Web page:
Defining Success in Afghanistan
STEPHEN BIDDLE is Roger Hertog Senior Fellow for Defense Policy at the Council on Foreign Relations. FOTINI CHRISTIA is Assistant Professor of Political Science at the Massachusetts Institute of Technology. J ALEXANDER THIER is Director for Afghanistan and Pakistan at the U.S. Institute of Peace.See more by Stephen BiddleSee more by Fotini ChristiaSee more by J Alexander Thier
The original plan for a post-Taliban Afghanistan called for rapid, transformational nation building. But such a vision no longer appears feasible, if it ever was. Many Americans are now skeptical that even a stable and acceptable outcome in Afghanistan is possible. They believe that Afghanistan has never been administered effectively and is simply ungovernable. Much of today's public opposition to the war centers on the widespread fear that whatever the military outcome, there is no Afghan political end state that is both acceptable and achievable at a reasonable cost.
The Obama administration appears to share the public's skepticism about the viability of a strong, centralized, Western-style government in Kabul. But it does not think such an ambitious outcome is necessary. As U.S. Secretary of Defense Robert Gates observed in 2009, Afghanistan does not need to become "a Central Asian Valhalla." Yet a Central Asian Somalia would presumably not suffice. Success in Afghanistan will thus mean arriving at an intermediate end state, somewhere between ideal and intolerable. The Obama administration must identify and describe what this end state might look like. Without clear limits on acceptable outcomes, the U.S. and NATO military campaign will be rudderless, as will any negotiation strategy for a settlement with the Taliban.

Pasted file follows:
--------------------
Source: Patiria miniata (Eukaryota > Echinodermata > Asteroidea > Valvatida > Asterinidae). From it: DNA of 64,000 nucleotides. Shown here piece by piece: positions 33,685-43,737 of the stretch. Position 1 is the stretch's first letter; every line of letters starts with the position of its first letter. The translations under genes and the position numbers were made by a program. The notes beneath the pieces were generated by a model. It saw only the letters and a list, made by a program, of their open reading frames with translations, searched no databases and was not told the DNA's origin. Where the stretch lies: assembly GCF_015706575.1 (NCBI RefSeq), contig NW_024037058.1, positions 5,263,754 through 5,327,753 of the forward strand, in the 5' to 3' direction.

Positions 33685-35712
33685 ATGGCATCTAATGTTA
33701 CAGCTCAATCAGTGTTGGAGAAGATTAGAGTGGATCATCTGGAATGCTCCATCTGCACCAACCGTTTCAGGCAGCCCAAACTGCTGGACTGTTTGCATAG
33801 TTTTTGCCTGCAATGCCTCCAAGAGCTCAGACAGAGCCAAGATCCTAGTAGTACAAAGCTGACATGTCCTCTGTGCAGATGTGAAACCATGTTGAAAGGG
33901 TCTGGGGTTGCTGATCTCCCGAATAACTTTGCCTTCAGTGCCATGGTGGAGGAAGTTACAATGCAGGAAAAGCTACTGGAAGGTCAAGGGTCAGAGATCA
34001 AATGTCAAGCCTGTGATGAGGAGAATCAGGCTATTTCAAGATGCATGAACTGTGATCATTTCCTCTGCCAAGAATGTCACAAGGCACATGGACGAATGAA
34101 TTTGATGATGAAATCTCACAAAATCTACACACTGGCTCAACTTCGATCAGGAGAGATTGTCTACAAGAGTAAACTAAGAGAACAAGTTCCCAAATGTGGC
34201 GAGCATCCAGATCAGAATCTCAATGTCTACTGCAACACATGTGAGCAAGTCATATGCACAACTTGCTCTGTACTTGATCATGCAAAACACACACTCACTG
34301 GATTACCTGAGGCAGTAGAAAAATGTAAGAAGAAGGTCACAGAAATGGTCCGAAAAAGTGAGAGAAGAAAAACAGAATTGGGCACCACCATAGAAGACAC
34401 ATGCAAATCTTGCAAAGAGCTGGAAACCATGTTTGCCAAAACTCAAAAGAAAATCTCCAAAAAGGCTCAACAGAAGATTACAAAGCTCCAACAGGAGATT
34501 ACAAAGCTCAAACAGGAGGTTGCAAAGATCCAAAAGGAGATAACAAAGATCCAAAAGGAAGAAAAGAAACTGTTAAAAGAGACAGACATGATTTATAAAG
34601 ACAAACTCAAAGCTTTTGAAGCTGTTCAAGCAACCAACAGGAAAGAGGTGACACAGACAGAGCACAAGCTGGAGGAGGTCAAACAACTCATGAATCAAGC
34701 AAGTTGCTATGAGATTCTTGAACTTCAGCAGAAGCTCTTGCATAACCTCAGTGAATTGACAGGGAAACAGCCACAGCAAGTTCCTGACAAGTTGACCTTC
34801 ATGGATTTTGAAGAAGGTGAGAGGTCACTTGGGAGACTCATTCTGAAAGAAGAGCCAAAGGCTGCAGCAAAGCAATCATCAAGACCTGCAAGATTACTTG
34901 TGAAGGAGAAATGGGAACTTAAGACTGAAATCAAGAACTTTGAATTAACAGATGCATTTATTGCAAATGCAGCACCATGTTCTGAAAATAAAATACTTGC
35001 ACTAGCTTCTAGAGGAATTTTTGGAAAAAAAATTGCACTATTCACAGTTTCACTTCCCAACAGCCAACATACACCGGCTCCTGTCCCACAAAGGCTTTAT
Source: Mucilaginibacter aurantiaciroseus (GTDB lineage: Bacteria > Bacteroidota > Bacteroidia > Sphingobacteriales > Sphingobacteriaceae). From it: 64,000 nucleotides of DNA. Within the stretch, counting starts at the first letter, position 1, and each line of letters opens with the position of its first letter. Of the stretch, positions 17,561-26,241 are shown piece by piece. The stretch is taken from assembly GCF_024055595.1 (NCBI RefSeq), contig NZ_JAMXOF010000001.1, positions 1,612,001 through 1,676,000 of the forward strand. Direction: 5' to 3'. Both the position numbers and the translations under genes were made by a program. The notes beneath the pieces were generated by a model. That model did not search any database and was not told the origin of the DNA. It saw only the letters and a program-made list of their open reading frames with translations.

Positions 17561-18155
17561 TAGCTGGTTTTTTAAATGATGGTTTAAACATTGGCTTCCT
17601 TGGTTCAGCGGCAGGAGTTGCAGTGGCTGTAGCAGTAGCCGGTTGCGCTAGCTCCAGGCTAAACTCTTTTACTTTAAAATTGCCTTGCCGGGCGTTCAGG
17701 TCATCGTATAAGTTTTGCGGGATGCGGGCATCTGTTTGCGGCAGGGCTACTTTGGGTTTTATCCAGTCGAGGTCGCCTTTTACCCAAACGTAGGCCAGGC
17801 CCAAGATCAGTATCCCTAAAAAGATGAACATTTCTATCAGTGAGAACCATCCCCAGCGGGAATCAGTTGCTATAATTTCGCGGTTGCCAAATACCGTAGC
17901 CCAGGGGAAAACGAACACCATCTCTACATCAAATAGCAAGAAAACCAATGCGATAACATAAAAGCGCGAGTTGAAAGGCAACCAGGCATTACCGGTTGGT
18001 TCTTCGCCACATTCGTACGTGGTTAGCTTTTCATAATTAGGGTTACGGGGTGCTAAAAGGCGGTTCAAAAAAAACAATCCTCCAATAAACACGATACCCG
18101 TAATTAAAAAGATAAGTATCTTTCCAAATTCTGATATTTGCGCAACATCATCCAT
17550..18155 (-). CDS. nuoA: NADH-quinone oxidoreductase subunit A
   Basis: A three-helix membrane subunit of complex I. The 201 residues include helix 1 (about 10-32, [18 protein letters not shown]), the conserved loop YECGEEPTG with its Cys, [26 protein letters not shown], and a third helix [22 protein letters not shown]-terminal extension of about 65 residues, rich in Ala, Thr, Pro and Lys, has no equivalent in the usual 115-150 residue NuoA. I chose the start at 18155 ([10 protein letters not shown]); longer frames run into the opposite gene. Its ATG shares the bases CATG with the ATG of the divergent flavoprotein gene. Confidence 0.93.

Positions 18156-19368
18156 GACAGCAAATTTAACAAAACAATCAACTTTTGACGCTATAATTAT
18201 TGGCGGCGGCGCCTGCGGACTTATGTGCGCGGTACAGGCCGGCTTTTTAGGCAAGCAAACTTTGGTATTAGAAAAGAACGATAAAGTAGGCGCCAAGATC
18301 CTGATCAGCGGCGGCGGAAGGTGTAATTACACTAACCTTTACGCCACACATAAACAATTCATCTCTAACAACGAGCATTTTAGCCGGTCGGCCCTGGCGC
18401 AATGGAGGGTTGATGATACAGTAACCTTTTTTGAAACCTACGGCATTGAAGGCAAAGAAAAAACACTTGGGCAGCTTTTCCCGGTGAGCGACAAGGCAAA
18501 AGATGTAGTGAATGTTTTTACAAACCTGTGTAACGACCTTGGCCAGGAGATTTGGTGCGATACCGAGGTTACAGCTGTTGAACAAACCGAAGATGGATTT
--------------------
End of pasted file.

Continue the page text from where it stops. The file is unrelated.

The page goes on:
In fact, there is a range of acceptable and achievable outcomes for Afghanistan. None is perfect, and all would require sacrifice. But it is a mistake to assume that Afghanistan is somehow ungovernable or that any sacrifice would be wasted in the pursuit of an unachievable goal. Afghanistan's own history offers ample evidence of the kind of stable, decentralized governance that could meet today's demands without abandoning the country's current constitution. By learning from this history and from recent experience in Afghanistan and elsewhere, the United States can frame a workable definition of success in Afghanistan.
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